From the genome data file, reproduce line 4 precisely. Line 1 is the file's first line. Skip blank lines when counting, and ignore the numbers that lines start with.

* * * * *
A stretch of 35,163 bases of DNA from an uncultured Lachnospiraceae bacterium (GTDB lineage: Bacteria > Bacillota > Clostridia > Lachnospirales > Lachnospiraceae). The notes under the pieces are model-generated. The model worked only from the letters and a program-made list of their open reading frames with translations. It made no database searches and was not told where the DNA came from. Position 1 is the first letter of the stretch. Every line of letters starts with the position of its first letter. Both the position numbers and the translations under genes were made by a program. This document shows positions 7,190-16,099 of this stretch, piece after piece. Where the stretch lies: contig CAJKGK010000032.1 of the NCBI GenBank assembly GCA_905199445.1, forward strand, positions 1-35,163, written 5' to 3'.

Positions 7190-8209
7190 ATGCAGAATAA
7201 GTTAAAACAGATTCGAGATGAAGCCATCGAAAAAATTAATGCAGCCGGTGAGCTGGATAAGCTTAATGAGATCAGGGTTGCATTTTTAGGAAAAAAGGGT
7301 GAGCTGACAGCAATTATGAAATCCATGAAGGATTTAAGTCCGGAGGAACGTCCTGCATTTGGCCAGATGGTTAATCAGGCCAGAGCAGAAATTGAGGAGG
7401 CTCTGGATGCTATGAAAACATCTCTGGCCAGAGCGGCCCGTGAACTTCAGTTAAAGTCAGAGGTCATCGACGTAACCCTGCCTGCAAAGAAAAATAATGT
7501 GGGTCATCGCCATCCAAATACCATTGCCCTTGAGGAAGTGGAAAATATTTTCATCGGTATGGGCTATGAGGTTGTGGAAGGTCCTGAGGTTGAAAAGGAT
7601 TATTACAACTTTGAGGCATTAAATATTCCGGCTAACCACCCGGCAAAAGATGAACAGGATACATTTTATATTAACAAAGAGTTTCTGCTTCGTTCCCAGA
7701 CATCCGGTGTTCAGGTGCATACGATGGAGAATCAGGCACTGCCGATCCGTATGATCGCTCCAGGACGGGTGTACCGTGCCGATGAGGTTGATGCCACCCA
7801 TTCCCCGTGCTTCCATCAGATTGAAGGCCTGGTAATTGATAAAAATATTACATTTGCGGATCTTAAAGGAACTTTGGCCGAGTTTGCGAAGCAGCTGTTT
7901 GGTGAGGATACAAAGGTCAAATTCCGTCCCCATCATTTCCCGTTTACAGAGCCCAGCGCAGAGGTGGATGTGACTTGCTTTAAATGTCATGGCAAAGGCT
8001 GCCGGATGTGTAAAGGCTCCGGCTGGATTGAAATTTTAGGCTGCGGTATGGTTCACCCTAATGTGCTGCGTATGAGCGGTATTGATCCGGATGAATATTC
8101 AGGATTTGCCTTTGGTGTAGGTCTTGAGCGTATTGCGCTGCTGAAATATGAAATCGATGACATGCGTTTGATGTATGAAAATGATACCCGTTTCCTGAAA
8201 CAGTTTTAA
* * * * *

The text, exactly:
7201 GTTAAAACAGATTCGAGATGAAGCCATCGAAAAAATTAATGCAGCCGGTGAGCTGGATAAGCTTAATGAGATCAGGGTTGCATTTTTAGGAAAAAAGGGT